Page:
The key to gaining weight is consistently eating more calories than your body uses. While raw eggs provide some calories, lots of other healthy foods contain more calories per serving, so simply drinking raw eggs may not be the best way to gain weight.
Most important, you can incur serious risks from drinking raw eggs, so this practice isn't recommended.
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While calories from eggs can help with weight gain, consuming this food raw can lead to serious illness.
Read more: The Safe and Healthy Way to Eat Raw Eggs
Consider Egg Nutrition
To gain a pound, you need to consume an extra 3,500 calories, so to gain 1 pound per week, eat an extra 500 calories per day, as advised by the University of Colorado. You'd have to drink quite a few raw eggs to significantly increase weight gain.
According to the USDA, adding two eggs to your diet each day provides 120 calories, which means it would take almost a month of making this dietary change before you gained just 1 pound.
Eggs are a nutritious food to eat when you're trying to gain weight, however, as they provide a significant amount of protein as well as riboflavin, phosphorus and Vitamin D.
Eat a Healthy Diet
Including eggs — cooked eggs — as part of a healthy diet plan is linked to helping with weight loss. This is partly due to their relatively high protein content; each egg contains 6 grams of protein, according to the USDA.
Eating meals containing 25 to 30 grams of protein can help increase satiety and decrease appetite, according to a review article published in the American Journal of Clinical Nutrition in June 2015.
Another study, published in the European Journal of Nutrition in June 2013, found that people who ate eggs for breakfast instead of cereal or a croissant, for example, ate fewer calories at other meals during the day.
Include Plenty of Protein
Although higher-protein diets may be helpful for weight loss, this doesn't mean you want to cut way back on protein if you're trying to gain weight. You need to eat plenty of protein if you want to add weight as muscle rather than fat.
When you get your protein could be as important as how much you consume. A study published in the Journal of Nutrition in June 2014 found that people can build more muscle if they evenly distribute their protein intake over their three main meals rather than eating most of their protein at dinner.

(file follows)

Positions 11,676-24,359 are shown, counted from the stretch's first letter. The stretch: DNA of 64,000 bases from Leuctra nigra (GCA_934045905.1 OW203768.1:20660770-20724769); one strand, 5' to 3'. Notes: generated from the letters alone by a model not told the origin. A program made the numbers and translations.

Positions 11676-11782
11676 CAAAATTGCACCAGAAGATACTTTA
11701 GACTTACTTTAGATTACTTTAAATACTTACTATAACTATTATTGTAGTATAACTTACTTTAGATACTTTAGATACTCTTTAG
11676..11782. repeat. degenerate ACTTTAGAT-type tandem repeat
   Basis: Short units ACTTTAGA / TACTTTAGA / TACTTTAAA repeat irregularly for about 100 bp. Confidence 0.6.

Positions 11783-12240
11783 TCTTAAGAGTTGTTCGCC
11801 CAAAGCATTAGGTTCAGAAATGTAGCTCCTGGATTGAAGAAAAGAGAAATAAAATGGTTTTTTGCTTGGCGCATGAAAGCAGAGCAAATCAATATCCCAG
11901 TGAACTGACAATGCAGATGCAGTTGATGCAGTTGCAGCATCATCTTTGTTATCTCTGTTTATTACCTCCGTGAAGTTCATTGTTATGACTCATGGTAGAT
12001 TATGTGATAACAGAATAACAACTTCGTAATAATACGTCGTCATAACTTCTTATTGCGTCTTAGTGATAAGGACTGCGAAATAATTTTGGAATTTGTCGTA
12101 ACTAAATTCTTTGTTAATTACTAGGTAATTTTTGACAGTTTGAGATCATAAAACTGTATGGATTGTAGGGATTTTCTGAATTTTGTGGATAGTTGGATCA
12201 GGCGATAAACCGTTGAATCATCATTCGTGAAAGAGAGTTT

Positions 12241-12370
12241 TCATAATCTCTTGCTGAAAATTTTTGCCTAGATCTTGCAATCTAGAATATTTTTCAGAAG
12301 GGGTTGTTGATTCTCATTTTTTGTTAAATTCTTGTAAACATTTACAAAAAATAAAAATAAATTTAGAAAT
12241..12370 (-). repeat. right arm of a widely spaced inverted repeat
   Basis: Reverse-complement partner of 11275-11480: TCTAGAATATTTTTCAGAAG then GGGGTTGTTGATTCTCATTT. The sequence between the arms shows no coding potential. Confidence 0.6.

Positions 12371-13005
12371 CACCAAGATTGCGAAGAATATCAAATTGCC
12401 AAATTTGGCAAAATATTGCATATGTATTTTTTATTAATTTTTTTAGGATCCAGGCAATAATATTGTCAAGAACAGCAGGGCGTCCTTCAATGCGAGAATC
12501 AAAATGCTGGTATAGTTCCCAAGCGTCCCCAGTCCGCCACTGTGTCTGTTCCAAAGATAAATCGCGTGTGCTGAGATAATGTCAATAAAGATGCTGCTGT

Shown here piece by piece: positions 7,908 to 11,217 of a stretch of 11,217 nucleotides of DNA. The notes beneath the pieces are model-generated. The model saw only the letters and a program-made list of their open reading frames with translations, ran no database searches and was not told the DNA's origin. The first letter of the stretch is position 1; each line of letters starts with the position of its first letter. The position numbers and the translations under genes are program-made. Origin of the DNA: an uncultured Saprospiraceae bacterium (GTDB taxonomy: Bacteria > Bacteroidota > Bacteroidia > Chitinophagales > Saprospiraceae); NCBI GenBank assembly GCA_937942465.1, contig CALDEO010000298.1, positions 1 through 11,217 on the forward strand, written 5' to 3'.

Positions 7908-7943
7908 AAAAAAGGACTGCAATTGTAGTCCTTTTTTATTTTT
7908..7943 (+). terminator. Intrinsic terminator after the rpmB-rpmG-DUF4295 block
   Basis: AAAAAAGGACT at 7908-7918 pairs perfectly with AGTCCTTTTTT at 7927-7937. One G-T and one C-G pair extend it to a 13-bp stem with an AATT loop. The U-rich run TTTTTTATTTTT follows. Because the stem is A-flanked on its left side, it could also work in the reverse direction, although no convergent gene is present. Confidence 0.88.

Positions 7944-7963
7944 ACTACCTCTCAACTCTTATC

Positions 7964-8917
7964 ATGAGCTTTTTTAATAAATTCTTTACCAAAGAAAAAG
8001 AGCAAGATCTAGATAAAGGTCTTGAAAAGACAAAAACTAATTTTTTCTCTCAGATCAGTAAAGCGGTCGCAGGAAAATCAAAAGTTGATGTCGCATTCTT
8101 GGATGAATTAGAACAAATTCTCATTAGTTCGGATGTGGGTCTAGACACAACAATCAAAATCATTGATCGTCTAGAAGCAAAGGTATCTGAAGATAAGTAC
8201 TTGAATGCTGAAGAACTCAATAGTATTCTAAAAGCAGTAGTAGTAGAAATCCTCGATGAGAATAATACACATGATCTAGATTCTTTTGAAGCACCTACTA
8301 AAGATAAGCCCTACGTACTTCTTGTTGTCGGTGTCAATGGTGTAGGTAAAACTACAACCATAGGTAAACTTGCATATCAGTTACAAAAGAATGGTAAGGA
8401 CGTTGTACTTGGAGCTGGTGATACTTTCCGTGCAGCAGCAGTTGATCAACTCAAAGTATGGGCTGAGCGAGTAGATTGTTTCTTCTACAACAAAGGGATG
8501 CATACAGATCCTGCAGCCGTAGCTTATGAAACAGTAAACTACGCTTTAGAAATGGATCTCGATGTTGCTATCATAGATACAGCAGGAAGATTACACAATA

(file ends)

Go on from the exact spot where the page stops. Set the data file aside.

Potential ways to use eggs as part of a weight-gain diet include eating an egg omelet or scrambled eggs for breakfast, adding sliced hard-boiled eggs to your salad or sandwich at lunch or topping a mix of sauteed spinach, tomato and chickpeas with a poached egg for a nutritious protein-rich dinner.
Read more: Can You Safely Eat Raw Eggs?
Consume Eggs Safely
Consuming raw eggs — even dipping into raw cookie dough — isn't recommended, because raw eggs can contain Salmonella bacteria. If the eggs are contaminated, even a smidge can cause foodborne illness. Salmonella symptoms include vomiting, cramps, diarrhea and fever, and can last for up to 10 days, according to the Mayo Clinic.
This unpleasant form of food poisoning can lead to death in some patients if the infection gets into the bloodstream. If you need to drink raw eggs or put them in a recipe, such as eggnog, purchase pasteurized eggs, as advised by the U.S. Food and Drug Administration, which have been heat treated to kill any bacteria. However, it's safer to simply eat cooked eggs instead of drinking raw eggs.
- American Journal of Clinical Nutrition: "The Role of Protein in Weight Loss and Maintenance"
- Journal of Nutrition: "Dietary Protein Distribution Positively Influences 24-h Muscle Protein Synthesis in Healthy Adults"
- European Journal of Nutrition: "Variation in the Effects of Three Different Breakfast Meals on Subjective Satiety and Subsequent Intake of Energy and Lunch and Evening Meal"
- USDA FoodData Central: "Eggs"
- Mayo Clinic: "Salmonella Infection"
- U.S. Food and Drug Administration: "What You Need to Know About Egg Safety"
- University of Colorado: "Eating Strategies to Gain Weight"